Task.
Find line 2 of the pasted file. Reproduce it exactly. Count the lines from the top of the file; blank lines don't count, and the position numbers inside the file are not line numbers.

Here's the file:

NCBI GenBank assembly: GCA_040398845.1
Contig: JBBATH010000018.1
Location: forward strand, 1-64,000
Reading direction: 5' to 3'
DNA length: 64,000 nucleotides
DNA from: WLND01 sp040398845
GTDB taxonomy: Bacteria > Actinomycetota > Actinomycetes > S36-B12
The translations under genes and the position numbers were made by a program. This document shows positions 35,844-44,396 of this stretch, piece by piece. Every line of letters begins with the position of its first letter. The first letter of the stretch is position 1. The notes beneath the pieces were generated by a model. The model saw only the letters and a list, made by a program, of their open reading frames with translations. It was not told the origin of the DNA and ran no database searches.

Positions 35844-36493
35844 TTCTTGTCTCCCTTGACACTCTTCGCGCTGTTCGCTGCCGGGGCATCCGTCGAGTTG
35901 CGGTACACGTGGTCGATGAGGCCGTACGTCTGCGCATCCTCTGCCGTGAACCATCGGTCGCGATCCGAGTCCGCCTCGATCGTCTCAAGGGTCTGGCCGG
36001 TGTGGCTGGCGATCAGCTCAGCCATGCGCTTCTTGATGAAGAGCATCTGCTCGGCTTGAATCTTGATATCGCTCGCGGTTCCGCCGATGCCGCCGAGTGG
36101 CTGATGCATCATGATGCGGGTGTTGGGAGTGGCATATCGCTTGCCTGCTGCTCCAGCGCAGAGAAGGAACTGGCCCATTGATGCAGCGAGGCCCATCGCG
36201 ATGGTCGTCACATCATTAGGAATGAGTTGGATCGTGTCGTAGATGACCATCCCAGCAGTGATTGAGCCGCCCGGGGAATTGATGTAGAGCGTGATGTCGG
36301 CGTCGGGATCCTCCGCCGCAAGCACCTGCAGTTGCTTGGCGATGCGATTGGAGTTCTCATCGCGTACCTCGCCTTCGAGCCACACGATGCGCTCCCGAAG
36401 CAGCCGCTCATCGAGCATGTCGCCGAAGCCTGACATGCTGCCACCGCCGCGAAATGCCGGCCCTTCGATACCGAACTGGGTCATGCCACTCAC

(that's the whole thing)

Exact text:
Contig: JBBATH010000018.1